Known for dependability and cutting-edge technology, Scotchman ironworkers are used throughout the country in high schools, technical schools, and colleges.
Schools are Looking for High-Quality Machinery
Schools have limited budgets. They cannot afford to invest in equipment that fails, and they need the type of modern equipment that will prepare students for real world jobs.
That's where Scotchman comes in.
With over half a century of experience, Scotchman is the oldest and largest manufacturer of hydraulic ironworkers in the USA, featuring high-quality products, superior customer service, dependable warranty, and low leasing rates. A pioneer in the metal fabrication industry, Scotchman stays on top of heavy metal fabrication trends to ensure customers are getting the latest and greatest equipment.
Southeast Tech: If It's Not Broken, Why Fix It?
Scotchman ironworkers have been a constant during Terry Schneider's tenure as the welding instructor at Southeast Technical Institute in Sioux Falls. Schneider's basic and advanced welding courses provide students with a solid foundation for a variety of careers in the metal fabrication industry.
If it's not broken, why fix it? That was Schneider's philosophy last December when he traded up for a larger model -- the Dual Operator 150-240-24m. The biggest dual operator ironworker in Scotchman's lineup, the DO 150 is capable of up to 150 tons of hydraulic force.
"I had the 110-ton model previous to this," he said. "The reason I bought this one is because it’s a little bigger and I never had any problems with any of the Scotchman ironworkers, at all."
Keep Moving Up
The shop had a 40-ton ironworker when Schneider started. Two years later, he upgraded to the 110, before moving up to the 150 last year. Higher tonnage means more power. Schneider has upgraded machines so his students can cut thicker material. But he has never considered another brand.
"I’ve had such good luck with Scotchman that I don’t have any desire to switch," he said.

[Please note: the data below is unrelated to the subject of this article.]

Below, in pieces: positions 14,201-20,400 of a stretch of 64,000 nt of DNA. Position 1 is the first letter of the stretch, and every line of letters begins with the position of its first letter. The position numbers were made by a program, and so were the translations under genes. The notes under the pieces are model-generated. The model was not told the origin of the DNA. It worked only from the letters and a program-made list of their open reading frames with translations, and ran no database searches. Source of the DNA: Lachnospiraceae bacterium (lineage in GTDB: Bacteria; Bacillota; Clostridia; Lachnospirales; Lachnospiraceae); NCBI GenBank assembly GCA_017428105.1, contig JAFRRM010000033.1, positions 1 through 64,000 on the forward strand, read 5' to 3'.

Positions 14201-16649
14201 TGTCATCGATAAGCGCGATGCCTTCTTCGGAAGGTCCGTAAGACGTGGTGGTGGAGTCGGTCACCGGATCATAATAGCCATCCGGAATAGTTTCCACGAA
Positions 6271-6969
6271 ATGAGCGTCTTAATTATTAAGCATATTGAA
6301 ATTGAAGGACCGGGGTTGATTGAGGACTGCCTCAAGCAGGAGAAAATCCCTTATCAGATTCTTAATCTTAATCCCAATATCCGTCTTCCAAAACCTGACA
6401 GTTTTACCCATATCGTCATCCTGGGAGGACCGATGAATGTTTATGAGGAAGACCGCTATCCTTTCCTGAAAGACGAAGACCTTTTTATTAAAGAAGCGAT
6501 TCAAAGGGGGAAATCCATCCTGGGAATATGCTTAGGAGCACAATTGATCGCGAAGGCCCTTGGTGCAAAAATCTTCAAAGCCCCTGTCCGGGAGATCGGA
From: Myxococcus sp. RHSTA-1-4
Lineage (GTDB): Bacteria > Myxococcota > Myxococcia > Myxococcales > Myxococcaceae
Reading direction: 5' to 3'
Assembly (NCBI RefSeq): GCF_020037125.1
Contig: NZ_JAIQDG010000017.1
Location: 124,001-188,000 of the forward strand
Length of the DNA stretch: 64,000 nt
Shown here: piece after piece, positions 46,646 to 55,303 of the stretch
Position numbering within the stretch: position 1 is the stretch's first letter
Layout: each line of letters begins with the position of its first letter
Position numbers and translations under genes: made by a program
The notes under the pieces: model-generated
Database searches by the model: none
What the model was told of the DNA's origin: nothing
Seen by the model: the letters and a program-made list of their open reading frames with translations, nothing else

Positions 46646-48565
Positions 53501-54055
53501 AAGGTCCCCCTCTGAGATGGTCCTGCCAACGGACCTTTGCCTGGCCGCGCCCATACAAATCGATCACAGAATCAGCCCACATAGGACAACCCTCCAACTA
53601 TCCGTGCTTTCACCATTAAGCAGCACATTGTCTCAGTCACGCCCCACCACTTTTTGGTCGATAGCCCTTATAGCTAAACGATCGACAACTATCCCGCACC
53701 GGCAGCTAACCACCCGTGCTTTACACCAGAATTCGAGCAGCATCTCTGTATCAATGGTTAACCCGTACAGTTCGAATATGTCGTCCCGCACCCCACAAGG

Southeast Tech's DO-150
The DO-150 at Southeast Technical Institute helps prepare students for the real world. Before hydraulic ironworkers came around, the metal fabrication industry used torches or plasma cutters to shape and shear metal. Ironworkers have replaced those tools and are commonly used by manufacturing companies.
"In our area down here, we have quite a few manufacturing companies where that knowledge is valuable," Schneider said. "They use that ironworker every day. This gets our students prepared for that in this industry. Most (major manufacturers) have ironworkers."
Durability is Schneider's favorite Scotchman quality. There are other subtleties of the machine he enjoys, such as the location of the shear (it's on the lower area of the ironworker and thus easily accessible), and the pipe notcher die set, which allows students to cut saddle joint connections quickly without resorting to a torch.
"The setup is excellent; it is easy and fast," he said.
From Blueprint to Production
Schneider's students work from blueprints and are responsible for fabricating various components and piecing them together. They use every function on the machine, whether they're shearing, notching, punching or bending.
"We use it all. We punch a lot of holes and then we bend some parts and components too," he said. "It’s relatively easy to teach the students how to be safe and how to use it."
"It’s been a good piece of equipment. Very low maintenance."
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